Asking for Help and Self-Care are for Everyone

Asking for Help and Self-Care are for Everyone

Asking for help is a radical act of self-care.

Removing oneself from the isolation of overwhelm and exhaustion and stepping into malibu-elmatador--©saritphotographyvulnerability is part and parcel to taking care of our own needs. It’s not necessarily a sign of strength to strong-arm our way through our difficulties; however, we often get stuck in this idea that we have to “soldier on,” regardless of our own immediate needs.

 

Emotions come in waves. They can be placid waves or they can feel hurricane-like in their strength. It’s ok to fall apart and feel what we are feeling. It’s how we heal, how we lean into the shadow side, and how we traverse the difficult path of getting the help and support we need.

 

For some of us, we were taught early on that asking for help is a good thing. We were shown by example that it’s ok to take breaks to nourish our mind, body and spirit. We were shown that by engaging in acts of self-care, the ability to show up for others is greater.

 

Many of us have had different experiences and were shown that asking for help is a sign of weakness. The indication here is to place others first and do what we need to do for ourselves later.  In a worse case scenario, “later” ends up being in the ER with symptoms of hypertension, a heart attack, or a stroke. Not taking care of ourselves sends the wrong message to our loved ones.

 

Self-care, asking for help and developing resilience are healthy practices for everyone. They are not limited to someone in recovery or someone who has experienced difficulties. If we engage in these practices and teach our loved ones to do the same, self-care and asking for help become second nature.

 

What is resilience anyway?

 

Simply put, resilience is being able to recover quickly from difficulties—to “spring back into shape.” More definitively it is,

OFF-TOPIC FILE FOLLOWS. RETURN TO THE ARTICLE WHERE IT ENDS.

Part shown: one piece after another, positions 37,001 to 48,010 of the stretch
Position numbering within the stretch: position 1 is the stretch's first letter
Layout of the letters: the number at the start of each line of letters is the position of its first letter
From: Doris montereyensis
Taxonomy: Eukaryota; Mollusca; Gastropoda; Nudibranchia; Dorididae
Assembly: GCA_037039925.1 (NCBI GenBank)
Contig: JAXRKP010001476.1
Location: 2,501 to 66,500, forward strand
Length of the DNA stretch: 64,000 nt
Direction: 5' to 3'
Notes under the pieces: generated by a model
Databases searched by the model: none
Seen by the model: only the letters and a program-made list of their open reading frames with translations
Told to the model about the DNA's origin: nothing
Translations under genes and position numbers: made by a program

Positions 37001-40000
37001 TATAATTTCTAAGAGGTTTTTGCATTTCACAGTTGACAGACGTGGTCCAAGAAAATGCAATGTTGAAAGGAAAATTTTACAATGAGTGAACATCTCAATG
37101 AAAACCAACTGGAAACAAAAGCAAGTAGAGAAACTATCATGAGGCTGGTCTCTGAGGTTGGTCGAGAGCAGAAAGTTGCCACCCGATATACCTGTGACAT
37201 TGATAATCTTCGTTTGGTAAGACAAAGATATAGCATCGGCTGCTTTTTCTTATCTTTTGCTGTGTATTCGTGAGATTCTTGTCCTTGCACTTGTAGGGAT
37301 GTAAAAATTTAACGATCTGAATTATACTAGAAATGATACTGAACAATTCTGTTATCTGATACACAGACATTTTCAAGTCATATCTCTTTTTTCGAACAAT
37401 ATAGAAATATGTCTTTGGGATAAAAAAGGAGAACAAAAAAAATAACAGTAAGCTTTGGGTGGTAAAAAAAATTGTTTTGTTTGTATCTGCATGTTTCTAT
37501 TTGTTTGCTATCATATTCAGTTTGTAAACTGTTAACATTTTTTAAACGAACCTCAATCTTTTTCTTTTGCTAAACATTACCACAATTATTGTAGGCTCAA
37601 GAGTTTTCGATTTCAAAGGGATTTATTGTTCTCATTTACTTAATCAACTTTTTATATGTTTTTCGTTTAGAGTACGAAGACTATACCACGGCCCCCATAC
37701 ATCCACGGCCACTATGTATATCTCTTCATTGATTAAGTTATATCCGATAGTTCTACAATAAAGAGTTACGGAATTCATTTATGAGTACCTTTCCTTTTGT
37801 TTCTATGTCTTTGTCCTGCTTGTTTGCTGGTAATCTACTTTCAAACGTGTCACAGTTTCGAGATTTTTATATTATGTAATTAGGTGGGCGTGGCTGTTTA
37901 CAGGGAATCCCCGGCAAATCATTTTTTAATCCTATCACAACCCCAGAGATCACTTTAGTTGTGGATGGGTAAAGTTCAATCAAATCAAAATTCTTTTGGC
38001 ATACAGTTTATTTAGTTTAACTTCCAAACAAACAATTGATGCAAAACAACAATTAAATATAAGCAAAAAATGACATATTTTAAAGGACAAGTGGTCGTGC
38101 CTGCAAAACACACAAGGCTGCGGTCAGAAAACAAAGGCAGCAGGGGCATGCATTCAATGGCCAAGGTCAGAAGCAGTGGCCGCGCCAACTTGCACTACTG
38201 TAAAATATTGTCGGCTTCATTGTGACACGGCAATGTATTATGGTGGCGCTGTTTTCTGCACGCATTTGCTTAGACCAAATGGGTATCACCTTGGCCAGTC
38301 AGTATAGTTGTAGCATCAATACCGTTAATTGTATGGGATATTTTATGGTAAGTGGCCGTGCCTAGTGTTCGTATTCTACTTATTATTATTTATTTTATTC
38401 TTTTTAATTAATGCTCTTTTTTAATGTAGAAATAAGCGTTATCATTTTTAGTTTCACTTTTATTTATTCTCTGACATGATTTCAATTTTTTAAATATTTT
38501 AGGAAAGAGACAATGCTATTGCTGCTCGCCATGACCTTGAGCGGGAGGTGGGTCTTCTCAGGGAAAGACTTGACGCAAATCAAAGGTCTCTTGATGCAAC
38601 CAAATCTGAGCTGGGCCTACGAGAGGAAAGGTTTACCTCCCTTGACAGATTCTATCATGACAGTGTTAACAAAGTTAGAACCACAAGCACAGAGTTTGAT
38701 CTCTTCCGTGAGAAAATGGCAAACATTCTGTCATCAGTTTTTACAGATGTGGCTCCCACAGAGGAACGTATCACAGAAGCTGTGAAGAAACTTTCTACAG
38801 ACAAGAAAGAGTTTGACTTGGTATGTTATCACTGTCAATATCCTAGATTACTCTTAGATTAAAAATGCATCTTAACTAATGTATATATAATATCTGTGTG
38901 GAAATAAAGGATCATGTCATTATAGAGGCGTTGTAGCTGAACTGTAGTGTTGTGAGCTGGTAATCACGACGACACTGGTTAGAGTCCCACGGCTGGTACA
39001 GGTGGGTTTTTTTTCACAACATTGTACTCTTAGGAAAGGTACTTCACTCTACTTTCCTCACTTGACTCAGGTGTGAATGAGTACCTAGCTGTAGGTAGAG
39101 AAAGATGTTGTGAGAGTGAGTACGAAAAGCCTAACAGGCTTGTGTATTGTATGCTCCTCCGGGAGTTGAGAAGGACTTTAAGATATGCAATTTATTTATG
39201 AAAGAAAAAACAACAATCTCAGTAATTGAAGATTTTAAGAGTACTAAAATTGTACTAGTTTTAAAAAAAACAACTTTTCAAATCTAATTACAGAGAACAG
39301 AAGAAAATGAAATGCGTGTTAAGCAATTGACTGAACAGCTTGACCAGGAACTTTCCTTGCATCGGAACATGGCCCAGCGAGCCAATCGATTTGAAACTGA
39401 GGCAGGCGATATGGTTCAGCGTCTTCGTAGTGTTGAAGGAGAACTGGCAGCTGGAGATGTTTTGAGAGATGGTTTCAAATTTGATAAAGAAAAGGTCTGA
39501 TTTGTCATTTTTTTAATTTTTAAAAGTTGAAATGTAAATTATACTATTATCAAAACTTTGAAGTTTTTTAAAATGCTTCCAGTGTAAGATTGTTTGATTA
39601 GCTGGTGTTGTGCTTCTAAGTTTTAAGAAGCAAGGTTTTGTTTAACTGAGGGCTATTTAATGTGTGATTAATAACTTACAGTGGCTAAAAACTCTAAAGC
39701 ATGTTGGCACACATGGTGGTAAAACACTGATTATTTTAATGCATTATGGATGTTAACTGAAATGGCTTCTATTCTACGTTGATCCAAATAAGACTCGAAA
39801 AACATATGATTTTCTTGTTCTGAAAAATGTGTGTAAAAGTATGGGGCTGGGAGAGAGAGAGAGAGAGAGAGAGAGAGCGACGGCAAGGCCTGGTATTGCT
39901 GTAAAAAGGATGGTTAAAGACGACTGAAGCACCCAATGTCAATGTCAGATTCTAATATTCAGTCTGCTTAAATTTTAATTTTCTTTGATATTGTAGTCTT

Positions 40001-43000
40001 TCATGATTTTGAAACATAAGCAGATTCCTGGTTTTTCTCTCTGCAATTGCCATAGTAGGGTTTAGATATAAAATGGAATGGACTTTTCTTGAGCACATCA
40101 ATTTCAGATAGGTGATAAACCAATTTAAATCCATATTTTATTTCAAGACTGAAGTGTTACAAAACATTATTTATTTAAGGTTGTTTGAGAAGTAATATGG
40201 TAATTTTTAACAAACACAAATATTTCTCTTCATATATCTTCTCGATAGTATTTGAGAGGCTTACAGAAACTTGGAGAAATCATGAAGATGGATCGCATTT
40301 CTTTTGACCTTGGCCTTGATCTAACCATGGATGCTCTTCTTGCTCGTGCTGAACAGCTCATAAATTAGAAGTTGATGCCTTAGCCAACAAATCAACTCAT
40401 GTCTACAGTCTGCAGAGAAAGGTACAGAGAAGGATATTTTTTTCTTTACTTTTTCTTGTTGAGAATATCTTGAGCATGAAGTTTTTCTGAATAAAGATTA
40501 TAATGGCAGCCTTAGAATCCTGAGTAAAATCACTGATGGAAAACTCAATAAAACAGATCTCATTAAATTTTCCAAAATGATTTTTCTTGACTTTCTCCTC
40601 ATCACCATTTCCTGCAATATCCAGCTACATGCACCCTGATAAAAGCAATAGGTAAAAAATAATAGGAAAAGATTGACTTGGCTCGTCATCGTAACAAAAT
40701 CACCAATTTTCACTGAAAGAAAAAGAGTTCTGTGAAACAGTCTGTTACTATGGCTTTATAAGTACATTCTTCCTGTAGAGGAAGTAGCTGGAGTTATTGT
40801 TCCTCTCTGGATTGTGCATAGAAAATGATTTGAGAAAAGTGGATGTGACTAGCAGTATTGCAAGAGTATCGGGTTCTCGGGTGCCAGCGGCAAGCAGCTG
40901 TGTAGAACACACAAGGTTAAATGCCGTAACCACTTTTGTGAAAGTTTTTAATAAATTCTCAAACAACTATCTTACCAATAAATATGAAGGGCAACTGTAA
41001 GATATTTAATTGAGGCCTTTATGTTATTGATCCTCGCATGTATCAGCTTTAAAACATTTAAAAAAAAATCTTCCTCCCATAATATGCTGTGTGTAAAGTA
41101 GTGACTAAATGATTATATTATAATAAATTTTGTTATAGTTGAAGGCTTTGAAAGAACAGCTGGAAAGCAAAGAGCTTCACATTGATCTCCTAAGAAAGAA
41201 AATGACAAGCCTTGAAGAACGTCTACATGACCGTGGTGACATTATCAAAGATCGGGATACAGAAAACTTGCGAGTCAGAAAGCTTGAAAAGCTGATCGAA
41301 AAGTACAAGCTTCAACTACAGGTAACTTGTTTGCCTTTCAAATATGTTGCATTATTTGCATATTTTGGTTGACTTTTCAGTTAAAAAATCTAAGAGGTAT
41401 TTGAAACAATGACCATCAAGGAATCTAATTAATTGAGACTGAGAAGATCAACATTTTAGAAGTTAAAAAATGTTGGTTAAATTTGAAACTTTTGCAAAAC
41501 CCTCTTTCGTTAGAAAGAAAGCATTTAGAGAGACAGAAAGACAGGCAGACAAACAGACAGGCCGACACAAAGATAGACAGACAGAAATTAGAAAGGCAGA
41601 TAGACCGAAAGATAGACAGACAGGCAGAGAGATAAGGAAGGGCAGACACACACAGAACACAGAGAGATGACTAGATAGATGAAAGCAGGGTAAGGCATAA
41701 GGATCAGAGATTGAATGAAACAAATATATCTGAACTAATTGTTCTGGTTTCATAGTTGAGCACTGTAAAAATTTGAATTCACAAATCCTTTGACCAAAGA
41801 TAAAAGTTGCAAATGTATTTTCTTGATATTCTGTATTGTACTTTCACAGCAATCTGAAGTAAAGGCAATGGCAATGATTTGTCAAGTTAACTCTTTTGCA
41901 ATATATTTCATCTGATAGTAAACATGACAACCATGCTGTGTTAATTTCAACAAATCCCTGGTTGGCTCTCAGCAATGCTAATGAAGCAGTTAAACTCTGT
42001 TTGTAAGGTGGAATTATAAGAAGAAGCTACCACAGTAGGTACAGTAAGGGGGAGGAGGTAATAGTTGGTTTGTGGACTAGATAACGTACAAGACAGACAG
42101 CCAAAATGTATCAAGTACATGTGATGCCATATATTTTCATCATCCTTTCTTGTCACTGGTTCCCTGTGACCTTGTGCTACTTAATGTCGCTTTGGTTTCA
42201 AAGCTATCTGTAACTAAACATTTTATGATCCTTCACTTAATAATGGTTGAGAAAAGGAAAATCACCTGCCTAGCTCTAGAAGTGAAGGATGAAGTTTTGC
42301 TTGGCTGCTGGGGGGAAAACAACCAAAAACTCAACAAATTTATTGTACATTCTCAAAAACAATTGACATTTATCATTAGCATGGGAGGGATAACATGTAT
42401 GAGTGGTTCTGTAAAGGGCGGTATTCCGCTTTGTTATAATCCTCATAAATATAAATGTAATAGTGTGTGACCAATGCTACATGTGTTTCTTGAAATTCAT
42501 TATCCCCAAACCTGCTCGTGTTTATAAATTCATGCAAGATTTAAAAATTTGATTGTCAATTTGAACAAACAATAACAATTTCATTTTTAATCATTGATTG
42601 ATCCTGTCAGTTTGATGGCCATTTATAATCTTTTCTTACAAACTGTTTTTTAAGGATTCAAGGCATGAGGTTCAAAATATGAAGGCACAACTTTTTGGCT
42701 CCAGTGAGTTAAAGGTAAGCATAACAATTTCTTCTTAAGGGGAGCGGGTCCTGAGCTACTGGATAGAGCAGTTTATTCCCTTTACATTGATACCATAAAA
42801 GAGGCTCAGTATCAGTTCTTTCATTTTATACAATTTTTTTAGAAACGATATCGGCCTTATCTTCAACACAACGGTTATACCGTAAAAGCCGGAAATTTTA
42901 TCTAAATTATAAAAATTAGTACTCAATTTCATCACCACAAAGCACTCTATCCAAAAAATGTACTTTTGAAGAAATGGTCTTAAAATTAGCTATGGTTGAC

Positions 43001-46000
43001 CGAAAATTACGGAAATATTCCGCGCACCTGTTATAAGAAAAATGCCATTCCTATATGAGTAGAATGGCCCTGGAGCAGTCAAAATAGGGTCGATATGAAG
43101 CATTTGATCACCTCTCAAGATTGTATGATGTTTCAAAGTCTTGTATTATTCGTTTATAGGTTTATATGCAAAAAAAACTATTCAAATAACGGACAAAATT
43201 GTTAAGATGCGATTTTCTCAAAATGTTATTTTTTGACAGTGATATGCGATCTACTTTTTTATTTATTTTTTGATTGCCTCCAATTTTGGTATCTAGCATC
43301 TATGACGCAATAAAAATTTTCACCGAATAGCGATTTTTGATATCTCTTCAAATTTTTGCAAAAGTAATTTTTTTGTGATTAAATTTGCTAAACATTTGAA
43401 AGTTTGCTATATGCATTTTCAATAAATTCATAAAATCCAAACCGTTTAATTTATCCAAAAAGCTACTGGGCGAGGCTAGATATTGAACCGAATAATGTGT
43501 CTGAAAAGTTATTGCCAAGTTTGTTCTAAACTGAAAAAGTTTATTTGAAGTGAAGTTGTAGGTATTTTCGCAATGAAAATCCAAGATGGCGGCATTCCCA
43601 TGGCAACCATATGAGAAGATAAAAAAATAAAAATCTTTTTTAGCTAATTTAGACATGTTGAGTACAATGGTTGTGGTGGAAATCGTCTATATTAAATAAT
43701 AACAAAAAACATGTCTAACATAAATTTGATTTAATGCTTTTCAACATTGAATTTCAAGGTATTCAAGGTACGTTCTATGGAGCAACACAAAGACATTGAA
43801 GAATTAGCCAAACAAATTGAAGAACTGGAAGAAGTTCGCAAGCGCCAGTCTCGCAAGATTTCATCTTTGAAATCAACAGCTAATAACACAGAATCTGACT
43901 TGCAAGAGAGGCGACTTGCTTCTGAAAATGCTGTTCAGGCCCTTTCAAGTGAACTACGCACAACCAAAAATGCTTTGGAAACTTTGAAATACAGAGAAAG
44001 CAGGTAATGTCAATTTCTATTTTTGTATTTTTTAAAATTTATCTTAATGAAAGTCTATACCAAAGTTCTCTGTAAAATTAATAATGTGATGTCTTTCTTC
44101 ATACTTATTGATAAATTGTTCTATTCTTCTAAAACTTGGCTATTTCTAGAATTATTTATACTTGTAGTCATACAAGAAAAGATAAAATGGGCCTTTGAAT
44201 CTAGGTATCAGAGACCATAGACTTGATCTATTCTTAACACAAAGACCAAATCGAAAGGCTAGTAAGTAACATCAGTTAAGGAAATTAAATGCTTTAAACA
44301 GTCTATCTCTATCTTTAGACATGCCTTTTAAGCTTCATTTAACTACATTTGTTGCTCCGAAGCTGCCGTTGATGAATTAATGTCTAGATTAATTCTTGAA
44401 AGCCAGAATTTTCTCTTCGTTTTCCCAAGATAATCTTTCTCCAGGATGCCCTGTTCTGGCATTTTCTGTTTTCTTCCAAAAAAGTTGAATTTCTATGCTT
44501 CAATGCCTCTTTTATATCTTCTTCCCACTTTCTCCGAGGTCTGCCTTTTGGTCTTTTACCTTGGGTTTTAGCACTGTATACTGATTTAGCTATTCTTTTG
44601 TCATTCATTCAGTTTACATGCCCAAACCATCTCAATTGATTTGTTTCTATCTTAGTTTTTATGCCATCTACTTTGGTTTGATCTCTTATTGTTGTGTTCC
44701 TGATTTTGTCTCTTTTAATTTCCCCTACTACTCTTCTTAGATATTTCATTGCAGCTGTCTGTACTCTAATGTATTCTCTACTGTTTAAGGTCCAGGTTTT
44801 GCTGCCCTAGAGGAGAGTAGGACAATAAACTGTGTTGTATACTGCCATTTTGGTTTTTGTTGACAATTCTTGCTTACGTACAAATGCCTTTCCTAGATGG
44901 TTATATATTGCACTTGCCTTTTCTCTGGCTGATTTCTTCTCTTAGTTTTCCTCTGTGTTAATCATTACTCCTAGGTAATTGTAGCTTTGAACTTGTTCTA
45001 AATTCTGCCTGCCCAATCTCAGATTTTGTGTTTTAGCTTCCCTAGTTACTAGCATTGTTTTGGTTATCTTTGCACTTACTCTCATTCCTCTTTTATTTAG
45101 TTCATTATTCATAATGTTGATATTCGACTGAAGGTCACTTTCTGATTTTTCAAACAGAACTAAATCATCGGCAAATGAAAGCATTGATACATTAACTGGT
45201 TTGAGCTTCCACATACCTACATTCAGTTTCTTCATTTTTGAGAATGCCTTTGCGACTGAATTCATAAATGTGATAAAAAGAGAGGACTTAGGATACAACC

1. the power or ability to return to the original form, position, etc., after being bent, compressed, or stretched; elasticity.

2. ability to recover readily from illness, depression, adversity, or the like; buoyancy.

Resilience isn’t something we are born with – it is cultivated through the development of self-regulatory and self-management skills. The more informed and aware we become around our feelings and needs, the more we cultivate and develop resilience.  We become skilled in the ways we work through our difficulties. The more we are fortified (by self-care and asking for help), the easier it becomes to “spring back.”

 

Resilience is fostered by:

  • Having healthy and close relationships with family and friends
  • Having a positive view on yourself and and confidence in your abilities – Yes, you are enough.
  • The ability to self-regulate
  • Wise communication skills
  • Asking for help when you need it, and seeking resources outside of yourself when necessary
  • Viewing yourself as resilient and not as a victim.
  • Healthy coping skills (instead of substance abuse)
  • Being of service and helping others
  • Being able to notice the good and the positive things that are happening around you.

 

Self-Care can include any of these things and many more:

  • Taking a bath
  • Getting a massage
  • Restorative yoga
  • Getting enough sleep
  • Taking a dip in the ocean
  • Going for a hike
  • Gardening
  • Playing with a dog
  • Going to a park
  • Walking

 

Remember to ask for help. It’s not a sign of weakness; it is a sign of strength and self-preservation. You are worth it. You deserve to be supported.

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